Unsurprisingly, buyers weren’t happy with the company either. The number of complaints against Secoo filed with China’s consumer rights platform Black Cat rose from 8,800 at the start of this year to more than 17,000 in August. Many relate to counterfeit products, failure to deliver orders, and failure to refund.
The company has also consistently ranked No. 1 on online public complaints platform Diansubao since last year in terms of consumer complaints received. With so much discontent, it’s no wonder that Secoo’s active user base and orders have dropped significantly, from around 650,000 and 1.75 million respectively in the first half of 2020 to around 560,000 and 1, 4 million at the same time last year.
There are many issues underlying the company’s downfall. At the highest level is the low consumption during the pandemic. While Covid has been a boon for many e-commerce companies, pandemic-related disruptions to international supply chains have negatively affected Chinese luxury e-commerce companies such as Secoo.
Then there are company-specific issues, led by Secoo’s business strategy which has at times been suspect. Its plan to diversify into high-end services such as private jet travel and luxury car rentals, for example, failed to take off due to inadequate offline support. And its introduction of low-cost products such as snacks and hotpot broth was another misstep, blurring the company’s identity as a purveyor of luxury goods.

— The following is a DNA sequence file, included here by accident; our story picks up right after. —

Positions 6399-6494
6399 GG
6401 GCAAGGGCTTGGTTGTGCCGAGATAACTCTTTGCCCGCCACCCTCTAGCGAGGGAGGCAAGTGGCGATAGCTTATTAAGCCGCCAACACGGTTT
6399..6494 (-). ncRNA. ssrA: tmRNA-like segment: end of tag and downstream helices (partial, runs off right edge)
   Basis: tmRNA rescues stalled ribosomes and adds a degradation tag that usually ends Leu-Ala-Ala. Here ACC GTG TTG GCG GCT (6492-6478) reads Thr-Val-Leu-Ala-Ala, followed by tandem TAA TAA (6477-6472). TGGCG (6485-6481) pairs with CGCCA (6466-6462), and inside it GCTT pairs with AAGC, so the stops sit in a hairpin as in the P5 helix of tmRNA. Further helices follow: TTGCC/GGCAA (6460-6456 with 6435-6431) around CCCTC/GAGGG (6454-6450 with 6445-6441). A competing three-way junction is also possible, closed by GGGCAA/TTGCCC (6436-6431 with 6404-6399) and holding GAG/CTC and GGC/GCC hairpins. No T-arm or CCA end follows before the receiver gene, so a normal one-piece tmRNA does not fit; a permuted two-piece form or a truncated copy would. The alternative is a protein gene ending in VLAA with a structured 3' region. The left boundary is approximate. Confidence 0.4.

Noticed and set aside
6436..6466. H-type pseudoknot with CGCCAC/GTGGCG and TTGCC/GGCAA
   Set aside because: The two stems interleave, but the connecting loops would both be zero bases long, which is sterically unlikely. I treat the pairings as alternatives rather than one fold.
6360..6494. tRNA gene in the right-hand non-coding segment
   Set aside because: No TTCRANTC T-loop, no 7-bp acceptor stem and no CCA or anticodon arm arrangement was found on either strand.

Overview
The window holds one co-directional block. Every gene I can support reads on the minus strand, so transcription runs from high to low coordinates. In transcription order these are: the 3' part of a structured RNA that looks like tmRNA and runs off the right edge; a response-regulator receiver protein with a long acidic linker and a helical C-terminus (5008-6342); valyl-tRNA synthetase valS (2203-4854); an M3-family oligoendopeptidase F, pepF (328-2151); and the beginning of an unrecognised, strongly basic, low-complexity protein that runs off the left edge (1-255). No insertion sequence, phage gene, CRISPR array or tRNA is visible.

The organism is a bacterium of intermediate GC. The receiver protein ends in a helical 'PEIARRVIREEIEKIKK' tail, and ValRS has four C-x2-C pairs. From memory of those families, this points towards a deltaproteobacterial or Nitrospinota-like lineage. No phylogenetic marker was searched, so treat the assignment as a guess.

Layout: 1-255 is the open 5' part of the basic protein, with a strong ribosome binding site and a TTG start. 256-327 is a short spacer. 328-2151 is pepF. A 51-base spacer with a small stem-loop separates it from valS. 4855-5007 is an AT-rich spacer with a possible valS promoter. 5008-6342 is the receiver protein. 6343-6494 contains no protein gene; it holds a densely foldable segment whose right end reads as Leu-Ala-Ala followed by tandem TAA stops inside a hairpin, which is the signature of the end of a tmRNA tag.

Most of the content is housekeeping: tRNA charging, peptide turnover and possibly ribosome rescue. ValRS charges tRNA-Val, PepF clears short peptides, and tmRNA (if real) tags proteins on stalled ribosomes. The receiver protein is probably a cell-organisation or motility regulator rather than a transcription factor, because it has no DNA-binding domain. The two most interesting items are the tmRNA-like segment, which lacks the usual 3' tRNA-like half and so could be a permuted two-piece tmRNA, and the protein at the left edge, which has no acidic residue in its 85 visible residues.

Luxury e-commerce platforms like Secoo are also understandably at a disadvantage to traditional outlets in several ways. They often don’t have a price advantage over duty-free stores, and luxury brands rarely allow them the right to sell their products at lower prices than traditional outlets for fear of undermining their brand image. Keeping counterfeit products at bay is another challenge.
According to Bain, China is on track to become the world’s largest market for luxury goods by 2025. Whether this forecast is too optimistic or realistic, no one knows, because there is no end in sight yet. for China’s zero-Covid strategy which continues to dampen consumption over the years. a wide range of product areas. But based on its latest woes, Secoo seems unlikely to benefit from a future boom in this lucrative market if and when consumption returns to previous levels.